Every November, when Halloween has come and gone, our neighbor Jim gives us all the picked-over pumpkins from his patch down the road. We load up the bed of our old Ford pickup and truck tons of free feed to our pasture for the chickens. The hens effortlessly devour the piles of pumpkins, pecking a hole in one side and cleaning them out, seeds, membrane and pulp, leaving only the skin for us to toss in the compost.
These free pumpkins are a huge plus for us and for the hens. Not only do we save a pretty penny on chicken feed, but the chickens absolutely love it! The pumpkins are also a huge plus for our egg customers. The beta-carotene in pumpkins help create an even more beautiful orange supple yolk. So, what other great benefits are hidden in pumpkins?
NUTRIENT PACKED TREATS
Pumpkins are a low calorie fruit packed with protein, dietary fiber, anti-oxidants, and more. Most of the benefits are found concentrated in the seeds, but pumpkin as a whole packs a big ol’ nutrient punch, so let’s see what this chicken super-food is made of:
Vitamins A, C, and E: Pumpkin contains lots of anti-oxidants and boasts one of the highest counts of Vitamin A in its family which makes it a great immunity booster as well as a benefit for hear t health.
Protein: About the same time that pumpkins ripen in fall, chickens molt, growing new feathers for winter. Since feathers are 85% protein, a chicken’s need for dietary protein increases tremendously. Pumpkin seeds, like sunflower seeds, are a really good source of protein, and naturally timed for the occasion!
Beta-Carotene: The bright orange color of pumpkins indicates that they’re a storehouse for beta-carotene. Not only is this directly linked to an increase in beautiful orange yolks, but it may also play a role in cancer prevention. (Yes, chickens can get cancer too!)
Plant-based Omega-3 Fatty Acids: Raw seeds, including pumpkin seeds, are one of the best sources for plant-based Omega-3s!
Amino Acid Tryptophan: The same amino acid that made turkey famous is readily found in pumpkins too. Tryptophan is the ultimate mood-booster for happy hens.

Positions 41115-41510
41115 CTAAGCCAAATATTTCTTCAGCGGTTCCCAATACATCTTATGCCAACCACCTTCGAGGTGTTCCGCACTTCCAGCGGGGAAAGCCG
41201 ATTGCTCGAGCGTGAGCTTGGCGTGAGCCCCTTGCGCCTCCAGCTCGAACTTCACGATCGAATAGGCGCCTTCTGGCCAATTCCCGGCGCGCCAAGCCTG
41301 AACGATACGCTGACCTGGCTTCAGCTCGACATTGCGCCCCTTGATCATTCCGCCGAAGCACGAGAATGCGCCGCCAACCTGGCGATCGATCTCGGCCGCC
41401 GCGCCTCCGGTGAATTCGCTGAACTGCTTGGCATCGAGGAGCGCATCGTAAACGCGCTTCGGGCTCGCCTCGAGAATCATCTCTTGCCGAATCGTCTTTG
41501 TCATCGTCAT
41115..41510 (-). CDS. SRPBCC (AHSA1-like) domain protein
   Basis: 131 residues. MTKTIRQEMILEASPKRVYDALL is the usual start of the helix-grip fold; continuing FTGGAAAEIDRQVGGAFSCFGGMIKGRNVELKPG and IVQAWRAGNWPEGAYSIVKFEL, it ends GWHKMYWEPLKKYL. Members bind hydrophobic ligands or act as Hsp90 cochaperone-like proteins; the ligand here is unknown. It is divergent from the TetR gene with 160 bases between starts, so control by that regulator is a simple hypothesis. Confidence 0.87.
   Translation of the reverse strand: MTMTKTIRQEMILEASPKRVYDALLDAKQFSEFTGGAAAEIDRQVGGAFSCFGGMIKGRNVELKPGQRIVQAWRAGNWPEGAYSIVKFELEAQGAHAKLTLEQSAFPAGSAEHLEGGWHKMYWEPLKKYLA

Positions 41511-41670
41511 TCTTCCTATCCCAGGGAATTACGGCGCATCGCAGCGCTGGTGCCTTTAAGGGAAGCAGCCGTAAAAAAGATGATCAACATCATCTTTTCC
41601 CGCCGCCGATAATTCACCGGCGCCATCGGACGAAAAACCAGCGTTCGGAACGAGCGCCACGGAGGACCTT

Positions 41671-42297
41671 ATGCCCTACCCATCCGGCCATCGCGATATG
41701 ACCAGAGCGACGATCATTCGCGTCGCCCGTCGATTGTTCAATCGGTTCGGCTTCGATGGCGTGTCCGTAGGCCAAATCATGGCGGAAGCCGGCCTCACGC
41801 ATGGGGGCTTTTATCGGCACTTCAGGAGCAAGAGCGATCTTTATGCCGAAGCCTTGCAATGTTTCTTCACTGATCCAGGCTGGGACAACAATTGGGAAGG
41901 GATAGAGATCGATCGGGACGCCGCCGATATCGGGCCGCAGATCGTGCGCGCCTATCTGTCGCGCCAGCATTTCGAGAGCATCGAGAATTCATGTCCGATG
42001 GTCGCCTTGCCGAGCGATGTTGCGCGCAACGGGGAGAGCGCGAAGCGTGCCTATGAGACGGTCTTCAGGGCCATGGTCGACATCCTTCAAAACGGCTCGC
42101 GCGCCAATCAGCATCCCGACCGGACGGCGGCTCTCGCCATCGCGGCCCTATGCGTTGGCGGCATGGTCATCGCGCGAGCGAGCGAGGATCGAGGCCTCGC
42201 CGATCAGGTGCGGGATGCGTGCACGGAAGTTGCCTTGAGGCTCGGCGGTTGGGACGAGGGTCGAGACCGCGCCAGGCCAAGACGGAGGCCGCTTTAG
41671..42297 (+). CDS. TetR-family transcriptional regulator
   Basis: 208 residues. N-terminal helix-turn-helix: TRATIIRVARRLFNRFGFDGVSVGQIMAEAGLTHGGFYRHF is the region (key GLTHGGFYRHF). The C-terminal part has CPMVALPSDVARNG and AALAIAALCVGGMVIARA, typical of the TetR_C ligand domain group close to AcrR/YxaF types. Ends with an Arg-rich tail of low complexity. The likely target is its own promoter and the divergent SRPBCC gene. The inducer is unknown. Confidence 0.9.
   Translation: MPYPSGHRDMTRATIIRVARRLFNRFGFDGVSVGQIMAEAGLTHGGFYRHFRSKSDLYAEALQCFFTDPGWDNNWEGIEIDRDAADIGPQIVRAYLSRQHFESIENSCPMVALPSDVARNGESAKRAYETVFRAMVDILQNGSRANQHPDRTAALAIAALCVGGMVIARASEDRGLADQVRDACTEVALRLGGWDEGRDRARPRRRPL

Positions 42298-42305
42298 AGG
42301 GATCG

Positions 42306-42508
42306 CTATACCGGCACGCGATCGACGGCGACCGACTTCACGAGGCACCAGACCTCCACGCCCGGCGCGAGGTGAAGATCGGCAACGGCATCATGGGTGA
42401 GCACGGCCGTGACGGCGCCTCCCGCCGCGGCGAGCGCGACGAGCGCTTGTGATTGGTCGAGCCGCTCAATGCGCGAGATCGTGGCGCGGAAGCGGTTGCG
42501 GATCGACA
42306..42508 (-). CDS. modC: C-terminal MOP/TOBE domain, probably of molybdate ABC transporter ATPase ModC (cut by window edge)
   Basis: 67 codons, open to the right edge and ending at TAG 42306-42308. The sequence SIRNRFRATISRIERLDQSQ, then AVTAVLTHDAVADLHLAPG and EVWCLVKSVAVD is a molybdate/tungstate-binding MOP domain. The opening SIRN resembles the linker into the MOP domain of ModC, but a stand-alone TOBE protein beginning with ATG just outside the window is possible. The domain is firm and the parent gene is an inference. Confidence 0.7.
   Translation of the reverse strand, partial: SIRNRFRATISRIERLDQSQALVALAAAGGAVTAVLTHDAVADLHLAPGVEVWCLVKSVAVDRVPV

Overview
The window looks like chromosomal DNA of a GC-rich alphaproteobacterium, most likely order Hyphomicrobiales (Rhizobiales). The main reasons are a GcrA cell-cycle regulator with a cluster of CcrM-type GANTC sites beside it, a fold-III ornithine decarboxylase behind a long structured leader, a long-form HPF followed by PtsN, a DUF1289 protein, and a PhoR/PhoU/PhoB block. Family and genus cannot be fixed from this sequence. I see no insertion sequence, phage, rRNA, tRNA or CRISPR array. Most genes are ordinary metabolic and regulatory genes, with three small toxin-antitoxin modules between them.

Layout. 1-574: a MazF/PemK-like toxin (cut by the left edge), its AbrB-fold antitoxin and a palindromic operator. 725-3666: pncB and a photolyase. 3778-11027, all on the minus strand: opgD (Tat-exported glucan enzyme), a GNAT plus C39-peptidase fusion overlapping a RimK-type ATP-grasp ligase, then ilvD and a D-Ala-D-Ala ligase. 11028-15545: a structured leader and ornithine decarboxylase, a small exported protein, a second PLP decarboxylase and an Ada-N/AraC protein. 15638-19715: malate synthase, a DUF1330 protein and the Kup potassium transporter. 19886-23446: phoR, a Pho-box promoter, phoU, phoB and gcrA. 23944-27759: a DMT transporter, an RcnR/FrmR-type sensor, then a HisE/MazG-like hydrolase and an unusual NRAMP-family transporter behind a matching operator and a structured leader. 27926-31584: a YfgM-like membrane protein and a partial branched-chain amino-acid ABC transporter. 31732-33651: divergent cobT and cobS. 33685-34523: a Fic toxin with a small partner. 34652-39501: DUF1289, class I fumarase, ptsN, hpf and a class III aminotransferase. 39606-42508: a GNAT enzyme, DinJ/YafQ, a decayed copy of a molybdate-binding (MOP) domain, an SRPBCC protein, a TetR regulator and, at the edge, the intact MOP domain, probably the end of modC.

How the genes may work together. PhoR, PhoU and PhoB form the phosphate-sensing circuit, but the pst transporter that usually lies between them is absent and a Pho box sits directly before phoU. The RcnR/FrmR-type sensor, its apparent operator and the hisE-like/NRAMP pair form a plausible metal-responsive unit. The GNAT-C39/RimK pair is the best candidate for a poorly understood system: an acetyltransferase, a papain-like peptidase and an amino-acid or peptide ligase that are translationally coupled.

Zinc, magnesium, potassium, copper, calcium, and phosphorus: These minerals found abundantly in pumpkin seeds have a wide range of health benefits from immunity to heart health.
Dietary fiber: Although the necessity of fiber is different in chickens than humans, a good source of fiber can help our feathered friends with nutrient digestibility, enzyme production, and organ development.
B-Complex Vitamins: The fruit of pumpkins is a good source of folates, thiamin, niacin, and vitamin B-6. For your chickens, these B-complex vitamins help break down food and nutrients for them to use, and also help them respond to stress.
THE THEORY OF PUMPKINS AS A NATURAL DEWORMER
Many backyard chicken blogs and forums are filled with excitement over the theory that pumpkins can be used as a natural dewormer. Outspoken chicken keepers tout their success with natural wormers when their healthy hens have a low incidence of worms. But most researchers have significant doubts about the true effectiveness of pumpkins as a wormer. Let’s break it down:
Pumpkins are part of the cucurbitaceae family which also includes other winter squashes, zucchini, and cucumbers. The seeds from these plants boast particularly high levels of cucurbitacin relative to other plant families. In test tubes, large quantities of cucurbitacin have been found to paralyze worms such as tapeworms and roundworms. This is where the excitement is born for using pumpkins as an all-natural wormer for chickens. However, the question is whether chickens can consume an adequate dose of cucurbitacin from pumpkin seeds, given the relatively small amount found in each seed, and the small size of a chicken’s diet, to effectively paralyze worms. So, although some homesteaders may suggest that it has worked for their pigs, cattle or sheep, the same dependable results may not occur in poultry. And the bottom line is that there is actually little to no research on worming chickens and other poultry at all, with formulated wormers, pumpkins, or other traditional homeopathic wormers, such as garlic and nasturtium. Research exists only for using formulated wormers on larger livestock.
Essentially, there is just no proof that pumpkins act as a successful wormer for chickens, but given how much our chickens love to eat them, and their excellent health benefits, there’s no reason not to feed them as a treat with a tiny hope that it could be helping to reduce the population of intestinal worms. Find your local pumpkin patch and see if you can work out a deal for the picked over pumpkins, or ask your neighbors for their carved pumpkins before they throw them out.